Leslie Fiedler, in The Return of the Vanishing American (1968), refers to four persistent foci of mythic patterning in American literature, which he identifies with the four points of the compass:
- The Eastern: the novel of manners, in a European or sophisticated east-coast setting (henry james, Edith Wharton, Scott Fitzgerald)
- The Western: the novel of the frontier (he'd include Herman Melville here, as well as some of Mark Twain)
- The Northern: the austere New England Yankee novel (Ethan Frome, The Country of the Pointed Firs)
- The Southern (Huckleberrry Finn, The Grandissimes - even Uncle Tom's Cabin and Gone with the Wind
This seems to refer back to the distinction between (so-called) "Redskins and Palefaces" in American literature which I discussed in my first lecture on Willa Cather.
If Tracks is a Western, though, what kind of a Western is it?
Some fairly obvious points about the narrative:
- Nanapush begins and ends the story, and generally seems to be more reliable as a narrator - or at any rate less biassed against Fleur Pillager.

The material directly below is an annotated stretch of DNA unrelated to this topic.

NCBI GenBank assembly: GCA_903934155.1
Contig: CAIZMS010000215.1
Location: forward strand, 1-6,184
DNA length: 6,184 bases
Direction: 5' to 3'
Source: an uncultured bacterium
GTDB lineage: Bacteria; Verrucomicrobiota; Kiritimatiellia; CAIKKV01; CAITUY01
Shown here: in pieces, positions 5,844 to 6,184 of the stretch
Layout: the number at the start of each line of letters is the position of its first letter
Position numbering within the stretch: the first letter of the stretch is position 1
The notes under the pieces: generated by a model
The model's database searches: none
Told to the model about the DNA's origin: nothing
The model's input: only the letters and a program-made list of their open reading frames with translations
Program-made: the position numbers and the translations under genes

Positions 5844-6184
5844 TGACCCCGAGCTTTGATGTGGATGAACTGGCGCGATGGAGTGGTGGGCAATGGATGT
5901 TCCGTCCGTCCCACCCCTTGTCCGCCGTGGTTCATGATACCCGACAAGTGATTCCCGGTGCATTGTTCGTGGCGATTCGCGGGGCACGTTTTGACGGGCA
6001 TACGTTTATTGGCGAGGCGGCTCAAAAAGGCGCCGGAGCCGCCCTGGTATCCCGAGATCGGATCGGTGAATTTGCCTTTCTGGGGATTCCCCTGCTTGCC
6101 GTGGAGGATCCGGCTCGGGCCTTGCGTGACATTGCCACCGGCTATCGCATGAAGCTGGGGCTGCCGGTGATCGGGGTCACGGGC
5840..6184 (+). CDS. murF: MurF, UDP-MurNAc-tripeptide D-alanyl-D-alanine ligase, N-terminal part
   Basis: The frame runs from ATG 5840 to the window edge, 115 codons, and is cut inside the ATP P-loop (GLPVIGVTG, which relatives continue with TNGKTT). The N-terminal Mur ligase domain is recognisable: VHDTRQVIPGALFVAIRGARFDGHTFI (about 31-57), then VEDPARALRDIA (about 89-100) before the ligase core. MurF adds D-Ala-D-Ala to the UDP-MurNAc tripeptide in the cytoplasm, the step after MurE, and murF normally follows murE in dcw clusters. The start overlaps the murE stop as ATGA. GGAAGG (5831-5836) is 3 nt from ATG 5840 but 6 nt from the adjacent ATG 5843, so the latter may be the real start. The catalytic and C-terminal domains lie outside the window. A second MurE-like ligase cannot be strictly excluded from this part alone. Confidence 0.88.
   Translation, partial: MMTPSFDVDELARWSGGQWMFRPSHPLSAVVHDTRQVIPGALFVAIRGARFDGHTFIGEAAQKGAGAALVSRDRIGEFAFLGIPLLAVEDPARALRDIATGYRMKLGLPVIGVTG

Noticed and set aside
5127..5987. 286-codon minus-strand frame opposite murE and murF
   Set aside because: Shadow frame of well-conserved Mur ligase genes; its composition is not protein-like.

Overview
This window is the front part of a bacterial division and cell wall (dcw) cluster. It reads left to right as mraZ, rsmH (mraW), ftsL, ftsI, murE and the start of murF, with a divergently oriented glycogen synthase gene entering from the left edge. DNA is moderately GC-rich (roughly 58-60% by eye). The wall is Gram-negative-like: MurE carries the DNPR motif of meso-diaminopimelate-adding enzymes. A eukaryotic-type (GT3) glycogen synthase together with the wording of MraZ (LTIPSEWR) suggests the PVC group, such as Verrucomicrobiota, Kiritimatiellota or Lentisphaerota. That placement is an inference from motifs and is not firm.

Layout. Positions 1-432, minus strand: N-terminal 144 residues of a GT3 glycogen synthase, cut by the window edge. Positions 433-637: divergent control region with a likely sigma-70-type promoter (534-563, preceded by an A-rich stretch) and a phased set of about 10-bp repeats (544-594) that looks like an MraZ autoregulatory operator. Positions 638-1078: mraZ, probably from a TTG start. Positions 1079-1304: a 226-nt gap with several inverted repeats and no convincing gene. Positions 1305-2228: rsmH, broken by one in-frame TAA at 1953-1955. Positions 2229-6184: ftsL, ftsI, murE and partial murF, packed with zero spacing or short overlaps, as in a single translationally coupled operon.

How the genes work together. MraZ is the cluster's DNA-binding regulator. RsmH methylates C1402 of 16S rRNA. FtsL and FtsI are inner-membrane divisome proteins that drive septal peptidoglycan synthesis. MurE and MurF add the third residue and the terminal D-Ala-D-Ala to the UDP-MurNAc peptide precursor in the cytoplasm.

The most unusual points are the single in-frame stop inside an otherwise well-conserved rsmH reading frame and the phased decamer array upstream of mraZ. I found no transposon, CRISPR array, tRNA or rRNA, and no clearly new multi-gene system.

- Pauline's story begins with an account of Fleur's relations with the lake monster, and goes on to an account of her rape by the men of Argus. This encourages us to see her as an unreliable, self-justifying witness.
- Nanapush has a longer memory than any other surviving member of the tribe, and a tendency to see things in a traditional sense. According to the author of the wikipedia entry on the book, his name equates with Nanabozho, a Native American Trickster figure.
- Pauline's religious fanaticism, and propensity for the dead operates as a kind of parody of assimilation to a dominant ideology. "Internalizing the standards of the aggressor," as Toril Moi put it in Sexual / Textual Politics (1985).
- Nanapush's story is being told to Lulu, Fleur's daughter, presumably in the 1940s, many years after the events described in the book, which roughly span the period between 1912, when Nanapush saves Fleur, to 1924, when Lulu returns from Boarding School. The status of Pauline's account is less certain.